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Teams at UVA and Virginia Tech explore a new theory on the cause of Alzheimer's disease

Neuroscientist Harald Sontheimer leads a UVA team studying a new concept of Alzheimer's disease.
Dan Addison
Neuroscientist Harald Sontheimer leads a UVA team studying a new concept of Alzheimer's disease.

When doctors study the brains of people with Alzheimer’s, they find sticky masses of a protein called amyloid, and some believe it’s killing nerve cells or neurons in the brain. At the University of Virginia, neuroscientist Harald Sontheimer says that’s been the basis for much modern research.

“Some of the on-going clinical trials and even the one approved drug for the treatment of Alzheimer’s today, they all aim at depleting or removing these protein deposits,” he explains.

But Sontheimer thinks something else might be going on deep in the brain – where memories are formed. Amyloid plaques might not be toxic to nerve cells, but could be squeezing blood vessels.

“Our hypothesis would be that the amyloid build-up will gradually strangle blood supply to the hippocampus, essentially causing an ischemic stroke in that area. The neurons die as a result of insufficient blood supply.“

Enter Virginia Tech engineer Xiaoting Jia and Washington University’s Song Hu. They’ve designed a tiny scope that could be implanted in the hippocampus, so Sontheimer can see what’s happening.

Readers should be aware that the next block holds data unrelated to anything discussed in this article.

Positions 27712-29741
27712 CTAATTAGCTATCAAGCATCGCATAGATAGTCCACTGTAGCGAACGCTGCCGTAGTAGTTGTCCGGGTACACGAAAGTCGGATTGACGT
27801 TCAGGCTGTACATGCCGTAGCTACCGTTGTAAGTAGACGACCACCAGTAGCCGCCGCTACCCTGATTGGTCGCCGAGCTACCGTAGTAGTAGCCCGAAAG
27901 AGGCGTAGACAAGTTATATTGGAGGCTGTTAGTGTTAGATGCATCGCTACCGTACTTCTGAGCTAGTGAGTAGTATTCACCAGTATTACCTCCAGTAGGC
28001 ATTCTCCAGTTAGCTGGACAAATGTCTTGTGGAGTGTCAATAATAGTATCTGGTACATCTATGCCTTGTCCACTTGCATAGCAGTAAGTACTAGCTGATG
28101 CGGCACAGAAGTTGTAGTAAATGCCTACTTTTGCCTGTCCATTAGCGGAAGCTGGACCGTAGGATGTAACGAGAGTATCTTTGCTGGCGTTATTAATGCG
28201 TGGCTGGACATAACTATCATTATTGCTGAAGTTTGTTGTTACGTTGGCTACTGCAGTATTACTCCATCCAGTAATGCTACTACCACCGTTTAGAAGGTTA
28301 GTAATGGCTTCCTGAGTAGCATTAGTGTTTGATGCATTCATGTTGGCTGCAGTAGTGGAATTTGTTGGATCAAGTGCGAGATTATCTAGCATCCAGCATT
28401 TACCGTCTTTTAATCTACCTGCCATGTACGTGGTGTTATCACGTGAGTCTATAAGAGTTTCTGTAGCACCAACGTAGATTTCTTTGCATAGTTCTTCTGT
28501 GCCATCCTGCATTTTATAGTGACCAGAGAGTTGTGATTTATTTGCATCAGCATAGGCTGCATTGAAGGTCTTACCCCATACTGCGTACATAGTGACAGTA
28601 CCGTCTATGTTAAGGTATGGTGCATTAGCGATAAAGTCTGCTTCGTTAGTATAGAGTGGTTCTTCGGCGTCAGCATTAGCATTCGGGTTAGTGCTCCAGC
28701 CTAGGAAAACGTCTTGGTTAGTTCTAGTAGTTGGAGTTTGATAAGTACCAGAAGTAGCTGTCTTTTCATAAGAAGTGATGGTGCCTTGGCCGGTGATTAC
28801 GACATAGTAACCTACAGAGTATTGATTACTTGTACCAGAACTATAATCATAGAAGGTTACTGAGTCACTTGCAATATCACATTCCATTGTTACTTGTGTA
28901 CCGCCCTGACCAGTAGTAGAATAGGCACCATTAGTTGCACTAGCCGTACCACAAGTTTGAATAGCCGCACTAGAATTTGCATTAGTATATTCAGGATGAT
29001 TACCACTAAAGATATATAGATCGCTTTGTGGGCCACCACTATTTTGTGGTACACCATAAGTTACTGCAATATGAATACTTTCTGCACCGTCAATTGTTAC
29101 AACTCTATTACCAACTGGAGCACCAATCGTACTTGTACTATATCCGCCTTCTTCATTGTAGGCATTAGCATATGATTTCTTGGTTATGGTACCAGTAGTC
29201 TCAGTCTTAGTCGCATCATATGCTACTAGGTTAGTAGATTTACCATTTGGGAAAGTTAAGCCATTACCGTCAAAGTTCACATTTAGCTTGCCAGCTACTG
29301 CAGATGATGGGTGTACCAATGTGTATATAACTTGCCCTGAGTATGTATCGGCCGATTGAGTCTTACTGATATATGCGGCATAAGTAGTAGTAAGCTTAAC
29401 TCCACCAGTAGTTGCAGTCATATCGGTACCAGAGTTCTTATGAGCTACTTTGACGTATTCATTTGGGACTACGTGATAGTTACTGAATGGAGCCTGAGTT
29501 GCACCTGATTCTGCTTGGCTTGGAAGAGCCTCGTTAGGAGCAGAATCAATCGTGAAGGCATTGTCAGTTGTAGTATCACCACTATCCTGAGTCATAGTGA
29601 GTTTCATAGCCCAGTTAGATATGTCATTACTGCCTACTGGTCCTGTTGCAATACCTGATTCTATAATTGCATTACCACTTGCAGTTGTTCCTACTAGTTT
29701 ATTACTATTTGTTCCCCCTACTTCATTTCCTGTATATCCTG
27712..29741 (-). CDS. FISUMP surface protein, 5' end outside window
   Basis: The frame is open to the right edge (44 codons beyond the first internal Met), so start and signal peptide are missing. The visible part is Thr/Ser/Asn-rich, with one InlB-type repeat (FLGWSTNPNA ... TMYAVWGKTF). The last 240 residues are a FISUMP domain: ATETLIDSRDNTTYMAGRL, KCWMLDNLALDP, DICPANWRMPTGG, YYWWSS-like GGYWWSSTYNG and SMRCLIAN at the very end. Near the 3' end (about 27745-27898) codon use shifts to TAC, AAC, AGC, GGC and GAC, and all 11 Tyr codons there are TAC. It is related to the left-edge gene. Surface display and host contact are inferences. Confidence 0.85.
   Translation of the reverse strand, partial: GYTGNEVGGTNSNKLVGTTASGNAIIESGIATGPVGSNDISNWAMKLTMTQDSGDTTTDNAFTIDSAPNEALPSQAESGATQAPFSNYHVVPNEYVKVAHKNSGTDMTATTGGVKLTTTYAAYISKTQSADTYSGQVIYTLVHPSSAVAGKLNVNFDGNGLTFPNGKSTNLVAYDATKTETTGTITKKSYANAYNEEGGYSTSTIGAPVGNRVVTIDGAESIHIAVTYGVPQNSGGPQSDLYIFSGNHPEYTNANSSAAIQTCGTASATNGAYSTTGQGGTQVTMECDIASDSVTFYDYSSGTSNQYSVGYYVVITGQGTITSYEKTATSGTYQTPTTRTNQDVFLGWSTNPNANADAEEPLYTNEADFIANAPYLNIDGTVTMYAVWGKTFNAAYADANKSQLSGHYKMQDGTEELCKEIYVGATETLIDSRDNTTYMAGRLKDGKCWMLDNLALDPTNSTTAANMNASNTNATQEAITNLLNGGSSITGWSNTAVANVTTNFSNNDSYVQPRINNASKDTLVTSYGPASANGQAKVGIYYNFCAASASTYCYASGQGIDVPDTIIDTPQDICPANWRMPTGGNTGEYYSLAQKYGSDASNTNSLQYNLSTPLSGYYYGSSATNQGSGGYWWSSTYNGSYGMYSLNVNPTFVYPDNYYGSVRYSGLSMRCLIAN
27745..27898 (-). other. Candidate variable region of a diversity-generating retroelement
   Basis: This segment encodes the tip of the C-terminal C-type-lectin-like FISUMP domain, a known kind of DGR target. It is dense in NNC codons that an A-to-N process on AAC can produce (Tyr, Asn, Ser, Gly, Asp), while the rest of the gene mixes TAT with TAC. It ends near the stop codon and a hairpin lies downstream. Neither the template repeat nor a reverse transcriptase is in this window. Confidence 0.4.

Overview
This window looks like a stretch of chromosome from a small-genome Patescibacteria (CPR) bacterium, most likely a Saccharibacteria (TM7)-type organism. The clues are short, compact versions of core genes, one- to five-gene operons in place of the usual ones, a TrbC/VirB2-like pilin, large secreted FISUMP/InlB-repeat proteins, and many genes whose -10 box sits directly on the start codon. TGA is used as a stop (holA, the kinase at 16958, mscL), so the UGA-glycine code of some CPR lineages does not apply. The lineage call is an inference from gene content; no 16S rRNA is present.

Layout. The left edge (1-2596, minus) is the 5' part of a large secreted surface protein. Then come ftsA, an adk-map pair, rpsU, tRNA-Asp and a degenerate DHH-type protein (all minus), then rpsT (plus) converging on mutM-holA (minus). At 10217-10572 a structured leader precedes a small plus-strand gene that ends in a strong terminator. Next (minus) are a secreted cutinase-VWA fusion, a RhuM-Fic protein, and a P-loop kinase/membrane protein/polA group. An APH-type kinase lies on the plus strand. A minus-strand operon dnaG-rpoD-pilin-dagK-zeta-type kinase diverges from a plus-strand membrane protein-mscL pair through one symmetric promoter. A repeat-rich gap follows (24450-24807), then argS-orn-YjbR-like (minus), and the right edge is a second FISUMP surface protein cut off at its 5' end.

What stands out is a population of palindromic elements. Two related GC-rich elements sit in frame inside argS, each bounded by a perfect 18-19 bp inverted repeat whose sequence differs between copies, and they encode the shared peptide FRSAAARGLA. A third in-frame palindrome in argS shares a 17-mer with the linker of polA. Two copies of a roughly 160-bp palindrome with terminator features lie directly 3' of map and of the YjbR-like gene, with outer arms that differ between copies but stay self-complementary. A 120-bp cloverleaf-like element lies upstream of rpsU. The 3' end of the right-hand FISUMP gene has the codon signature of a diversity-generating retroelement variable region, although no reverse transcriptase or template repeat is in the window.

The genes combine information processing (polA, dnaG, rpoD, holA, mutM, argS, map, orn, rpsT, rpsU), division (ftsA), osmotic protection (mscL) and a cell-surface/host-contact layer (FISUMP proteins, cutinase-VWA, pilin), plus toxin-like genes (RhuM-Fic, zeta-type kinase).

“These genius engineers at Virginia Tech and Wash University respectively have created this device not only to allow us to visualize that or image that but they also have channels in there through which one can apply drugs,” Sontheimer says.

Medications that cause dilation of tiny blood vessels to improve blood flow to the brain and prevent damage – a theory they’ll soon test on laboratory mice

Sontheimer says it’s urgent. This country already has 6.5 million people with Alzheimer’s, and we can expect many more in the years to come.

"It’s probably the biggest challenge for the next two or three decades to come up with a solution, because we’re going to be dealing with about 50 million people with Alzheimer’s disease by the year 2080."

The National Institutes of Health has awarded a one-year grant for this study and may extend funding for five more years if preliminary findings are promising.

Sandy Hausman is Radio IQ's Charlottesville Bureau Chief